This is like the idea of an umwelt (oom-velt), introduced by early philosopher of biology Jakob Johann von Uexküll. In nature, different organisms can have different effective models of the world even though they live in the same environment. They only evolve to model what is necessary for them to survive and reproduce. The umwelt is a term for this modeled world. The umwelt of a bloodsucking tick consists largely of things to climb on and warm-blooded mammals, which are perceived not by sight but by a certain smell and body temperature.

I think of the AI's intentional stance as not just being a specially abstract model of me, but also being a model of my entire umwelt. It needs an abstraction of the gym because the gym is a part of my inner world, an abstract concept that gets referenced in my plans and desires.

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Back to value learning. The bare minimum for success is that we build an AI that can predict which actions will do a good job satisfying human values. But how minimalist do we really have to be? Can we get it to output an abstract object corresponding to human values, like a utility function or some compression thereof?

Well, maybe. If it had a complete understanding of humans, maybe it could take that abstract, intentional stance description of humans and cash it out into a utility function over world-histories. Note that this is over world-histories, not world-states, because humans' abstractions often involve things like duration and change. So one problem is that this object is impractically massive, both to construct and to use. In order to actually do anything with human values, what we want is the compressed, abstracted version, and this turns out to more or less consist of the entire AI.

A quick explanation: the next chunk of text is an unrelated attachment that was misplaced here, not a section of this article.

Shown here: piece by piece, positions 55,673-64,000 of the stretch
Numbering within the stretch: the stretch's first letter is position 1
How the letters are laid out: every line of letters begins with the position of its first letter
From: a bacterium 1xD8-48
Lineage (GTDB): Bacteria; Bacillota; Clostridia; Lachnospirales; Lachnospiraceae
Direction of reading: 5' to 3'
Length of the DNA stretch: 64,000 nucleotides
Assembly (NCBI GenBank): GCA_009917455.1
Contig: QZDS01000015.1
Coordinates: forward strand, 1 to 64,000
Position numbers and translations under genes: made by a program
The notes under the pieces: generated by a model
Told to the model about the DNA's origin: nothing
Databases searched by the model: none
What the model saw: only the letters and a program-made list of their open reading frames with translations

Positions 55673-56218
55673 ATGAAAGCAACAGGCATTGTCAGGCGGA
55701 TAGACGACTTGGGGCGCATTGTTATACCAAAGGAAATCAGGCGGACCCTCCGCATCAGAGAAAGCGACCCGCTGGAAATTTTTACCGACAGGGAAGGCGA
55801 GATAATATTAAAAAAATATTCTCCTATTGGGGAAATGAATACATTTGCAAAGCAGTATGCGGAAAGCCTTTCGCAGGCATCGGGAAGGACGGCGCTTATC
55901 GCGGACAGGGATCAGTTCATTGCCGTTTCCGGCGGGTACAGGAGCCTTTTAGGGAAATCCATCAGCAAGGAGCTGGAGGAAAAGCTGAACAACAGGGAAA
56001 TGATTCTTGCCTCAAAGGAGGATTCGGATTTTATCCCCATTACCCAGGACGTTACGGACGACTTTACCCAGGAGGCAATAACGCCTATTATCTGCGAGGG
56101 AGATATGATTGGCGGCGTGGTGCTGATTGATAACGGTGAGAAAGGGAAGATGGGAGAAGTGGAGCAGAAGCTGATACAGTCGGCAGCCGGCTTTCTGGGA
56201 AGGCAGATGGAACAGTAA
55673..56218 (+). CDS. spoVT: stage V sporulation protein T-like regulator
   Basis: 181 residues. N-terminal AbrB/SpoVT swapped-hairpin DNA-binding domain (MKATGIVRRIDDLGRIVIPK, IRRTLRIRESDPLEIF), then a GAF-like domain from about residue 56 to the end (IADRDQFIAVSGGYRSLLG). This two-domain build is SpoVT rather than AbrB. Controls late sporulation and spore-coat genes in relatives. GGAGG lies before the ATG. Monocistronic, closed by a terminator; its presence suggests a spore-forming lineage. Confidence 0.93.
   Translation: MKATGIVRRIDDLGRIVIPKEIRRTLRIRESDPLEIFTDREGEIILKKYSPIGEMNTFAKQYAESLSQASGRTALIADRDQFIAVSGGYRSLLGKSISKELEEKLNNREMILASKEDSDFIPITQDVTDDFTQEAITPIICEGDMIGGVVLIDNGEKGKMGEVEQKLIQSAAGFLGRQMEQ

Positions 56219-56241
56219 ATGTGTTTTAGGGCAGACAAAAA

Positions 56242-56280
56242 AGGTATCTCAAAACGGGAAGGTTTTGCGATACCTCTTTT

It's theoretically convenient to think about separating values and planning, only passing a utility function from one to the other, but in practice the utility function is too big to construct, which means that the planning step must repeatedly talk to the abstract model, and is no longer so cleanly separate from it, especially if we imagine optimizing end-to-end, causing every part to be optimized to fit every other part, like two trees growing intertwined.